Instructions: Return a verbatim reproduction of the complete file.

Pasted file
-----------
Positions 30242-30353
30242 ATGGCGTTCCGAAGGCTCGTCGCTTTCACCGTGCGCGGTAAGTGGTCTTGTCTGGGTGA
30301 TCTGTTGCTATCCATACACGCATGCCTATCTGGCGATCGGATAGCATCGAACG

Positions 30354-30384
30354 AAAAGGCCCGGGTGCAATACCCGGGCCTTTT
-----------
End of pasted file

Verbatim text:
Positions 30242-30353
30242 ATGGCGTTCCGAAGGCTCGTCGCTTTCACCGTGCGCGGTAAGTGGTCTTGTCTGGGTGA
30301 TCTGTTGCTATCCATACACGCATGCCTATCTGGCGATCGGATAGCATCGAACG

Positions 30354-30384
30354 AAAAGGCCCGGGTGCAATACCCGGGCCTTTT